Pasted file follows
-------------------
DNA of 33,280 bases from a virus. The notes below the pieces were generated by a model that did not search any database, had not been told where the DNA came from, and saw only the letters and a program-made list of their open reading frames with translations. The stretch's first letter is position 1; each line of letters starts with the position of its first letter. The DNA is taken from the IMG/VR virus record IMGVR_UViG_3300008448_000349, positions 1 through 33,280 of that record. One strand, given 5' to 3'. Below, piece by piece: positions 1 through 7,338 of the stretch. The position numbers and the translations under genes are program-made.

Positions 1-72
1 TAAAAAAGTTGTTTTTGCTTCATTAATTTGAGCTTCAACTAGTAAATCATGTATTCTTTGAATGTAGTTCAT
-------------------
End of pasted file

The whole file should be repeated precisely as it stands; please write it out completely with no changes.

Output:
DNA of 33,280 bases from a virus. The notes below the pieces were generated by a model that did not search any database, had not been told where the DNA came from, and saw only the letters and a program-made list of their open reading frames with translations. The stretch's first letter is position 1; each line of letters starts with the position of its first letter. The DNA is taken from the IMG/VR virus record IMGVR_UViG_3300008448_000349, positions 1 through 33,280 of that record. One strand, given 5' to 3'. Below, piece by piece: positions 1 through 7,338 of the stretch. The position numbers and the translations under genes are program-made.

Positions 1-72
1 TAAAAAAGTTGTTTTTGCTTCATTAATTTGAGCTTCAACTAGTAAATCATGTATTCTTTGAATGTAGTTCAT